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VISUAL PLEASURE AND NARRA

VISUAL PLEASURE AND NARRA - VISUAL PLEASURE AND NARRATIVE...

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VISUAL PLEASURE AND NARRATIVE CINEMA Laura Mulvey Visual Pleasure and Narrative Cinema (1975) - Laura Mulvey Originally Published - Screen 16.3 Autumn 1975 pp. 6-18 I. Introduction A. A Political Use of Psychoanalysis This paper intends to use psychoanalysis to discover where and how the fascination of  film is reinforced by pre-existing patterns of fascination already at work within the  individual subject and the social formations that have molded him. It takes as starting  point the way film reflects, reveals and even plays on the straight, socially established  interpretation of sexual difference which controls images, erotic ways of looking and  spectacle. It is helpful to understand what the cinema has been, how its magic has worked  in the past, while attempting a theory and a practice which will challenge this cinema of  the past. Psychoanalytic theory is thus appropriated here as a political weapon,  demonstrating the way the unconscious of patriarchal society has structured film form. The paradox of phallocentrism in all its manifestations is that it depends on the image of  the castrated woman to give order and meaning to its world. An idea of woman stands as  lynch pin to the system: it is her lack that produces the phallus as a symbolic presence, it  is her desire to make good the lack that the phallus signifies. Recent writing in Screen  about psychoanalysis and the cinema has not sufficiently brought out the importance of  the representation of the female form in a symbolic order in which, in the last resort, it  speaks castration and nothing else. To summarise briefly: the function of woman in  forming the patriarchal unconscious is two-fold. She first symbolises the castration threat  by her real absence of a penis, and second thereby raises her child into the symbolic.  Once this has been achieved, her meaning in the process is at an end, it does not last into  the world of law and language except as a memory which oscillates between memory of  maternal plenitude and memory of lack. Both are posited on nature (or on anatomy in  Freud's famous phrase). Woman's desire is subjected to her image as bearer of the  bleeding wound, she can exist only in relation to castration and cannot transcend it. She  turns her child into the signifier of her own desire to possess a penis (the condition, she  imagines, of entry into the symbolic). Either she must gracefully give way to the word,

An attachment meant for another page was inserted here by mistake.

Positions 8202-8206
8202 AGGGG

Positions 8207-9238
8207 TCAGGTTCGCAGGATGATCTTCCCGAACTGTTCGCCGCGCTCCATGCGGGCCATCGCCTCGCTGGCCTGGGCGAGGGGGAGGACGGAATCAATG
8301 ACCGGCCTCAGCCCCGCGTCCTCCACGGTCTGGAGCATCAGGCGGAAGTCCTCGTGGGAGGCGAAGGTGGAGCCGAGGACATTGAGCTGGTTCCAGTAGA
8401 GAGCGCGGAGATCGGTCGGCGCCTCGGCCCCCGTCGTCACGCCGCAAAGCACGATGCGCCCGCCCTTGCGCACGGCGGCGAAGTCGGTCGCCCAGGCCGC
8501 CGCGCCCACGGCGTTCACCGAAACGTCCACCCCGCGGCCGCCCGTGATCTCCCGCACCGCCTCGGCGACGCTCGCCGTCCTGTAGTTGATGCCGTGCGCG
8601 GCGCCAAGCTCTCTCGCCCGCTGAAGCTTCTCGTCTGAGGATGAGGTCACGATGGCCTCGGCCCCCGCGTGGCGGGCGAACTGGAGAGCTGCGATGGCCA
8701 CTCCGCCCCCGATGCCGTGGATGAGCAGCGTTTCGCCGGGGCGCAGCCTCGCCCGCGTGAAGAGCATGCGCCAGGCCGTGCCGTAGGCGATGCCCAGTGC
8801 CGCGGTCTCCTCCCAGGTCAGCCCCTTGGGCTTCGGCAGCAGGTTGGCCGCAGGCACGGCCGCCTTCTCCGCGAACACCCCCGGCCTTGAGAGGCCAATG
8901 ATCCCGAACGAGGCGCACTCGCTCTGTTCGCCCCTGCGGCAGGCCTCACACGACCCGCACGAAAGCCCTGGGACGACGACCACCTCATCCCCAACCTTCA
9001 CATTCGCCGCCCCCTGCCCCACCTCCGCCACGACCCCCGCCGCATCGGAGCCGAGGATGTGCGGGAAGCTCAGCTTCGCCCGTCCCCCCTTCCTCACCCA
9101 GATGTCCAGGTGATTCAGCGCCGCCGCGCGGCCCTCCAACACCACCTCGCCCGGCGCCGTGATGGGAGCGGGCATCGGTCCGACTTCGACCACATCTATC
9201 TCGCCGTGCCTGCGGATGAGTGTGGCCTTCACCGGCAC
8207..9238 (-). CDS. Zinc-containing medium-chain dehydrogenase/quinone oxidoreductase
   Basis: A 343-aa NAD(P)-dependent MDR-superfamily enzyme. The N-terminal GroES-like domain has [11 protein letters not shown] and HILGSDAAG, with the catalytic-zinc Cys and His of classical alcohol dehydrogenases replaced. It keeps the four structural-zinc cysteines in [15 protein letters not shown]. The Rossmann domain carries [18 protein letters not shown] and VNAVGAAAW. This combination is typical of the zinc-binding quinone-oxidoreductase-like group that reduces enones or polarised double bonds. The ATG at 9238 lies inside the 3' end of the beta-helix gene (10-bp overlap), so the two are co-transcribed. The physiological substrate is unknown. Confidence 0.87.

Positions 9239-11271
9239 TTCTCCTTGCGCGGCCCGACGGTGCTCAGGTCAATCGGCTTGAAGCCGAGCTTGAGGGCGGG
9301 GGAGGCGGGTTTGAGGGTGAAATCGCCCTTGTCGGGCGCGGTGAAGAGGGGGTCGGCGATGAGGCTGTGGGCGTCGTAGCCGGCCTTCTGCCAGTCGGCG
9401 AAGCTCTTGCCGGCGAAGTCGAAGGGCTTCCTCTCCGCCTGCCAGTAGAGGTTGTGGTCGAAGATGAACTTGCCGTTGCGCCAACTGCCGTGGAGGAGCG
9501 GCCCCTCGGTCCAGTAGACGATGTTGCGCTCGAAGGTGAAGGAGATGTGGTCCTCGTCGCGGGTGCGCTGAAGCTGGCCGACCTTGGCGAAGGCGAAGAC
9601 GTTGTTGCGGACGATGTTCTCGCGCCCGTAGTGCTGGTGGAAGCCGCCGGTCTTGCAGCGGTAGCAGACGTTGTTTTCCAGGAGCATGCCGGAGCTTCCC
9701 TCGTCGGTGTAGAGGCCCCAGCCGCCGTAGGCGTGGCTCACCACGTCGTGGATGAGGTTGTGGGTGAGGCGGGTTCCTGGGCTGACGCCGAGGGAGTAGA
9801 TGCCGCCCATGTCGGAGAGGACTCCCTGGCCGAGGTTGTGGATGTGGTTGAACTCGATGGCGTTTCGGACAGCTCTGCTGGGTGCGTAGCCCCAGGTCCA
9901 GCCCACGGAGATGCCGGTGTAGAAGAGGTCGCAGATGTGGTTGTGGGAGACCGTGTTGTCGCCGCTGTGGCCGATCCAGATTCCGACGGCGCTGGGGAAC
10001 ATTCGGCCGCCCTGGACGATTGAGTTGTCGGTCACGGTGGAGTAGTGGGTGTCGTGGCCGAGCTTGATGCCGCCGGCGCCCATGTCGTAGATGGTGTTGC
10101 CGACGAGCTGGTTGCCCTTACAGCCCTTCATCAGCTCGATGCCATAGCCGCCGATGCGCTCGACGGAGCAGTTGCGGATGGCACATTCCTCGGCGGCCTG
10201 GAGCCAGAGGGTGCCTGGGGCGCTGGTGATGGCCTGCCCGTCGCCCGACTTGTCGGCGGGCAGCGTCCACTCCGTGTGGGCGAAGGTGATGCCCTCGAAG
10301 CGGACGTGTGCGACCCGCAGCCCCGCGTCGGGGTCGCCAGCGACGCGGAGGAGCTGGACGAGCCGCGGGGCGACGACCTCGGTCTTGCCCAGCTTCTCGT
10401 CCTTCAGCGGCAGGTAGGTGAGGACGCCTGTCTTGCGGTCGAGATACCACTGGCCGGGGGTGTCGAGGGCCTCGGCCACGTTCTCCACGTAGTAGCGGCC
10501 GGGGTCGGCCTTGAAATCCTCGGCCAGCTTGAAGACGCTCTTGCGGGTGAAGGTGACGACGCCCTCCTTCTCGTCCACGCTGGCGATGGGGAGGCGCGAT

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the Name of the Father and the Law, or else struggle to keep her child down with her in  the half-light of the imaginary. Woman then stands in patriarchal culture as signifier for 
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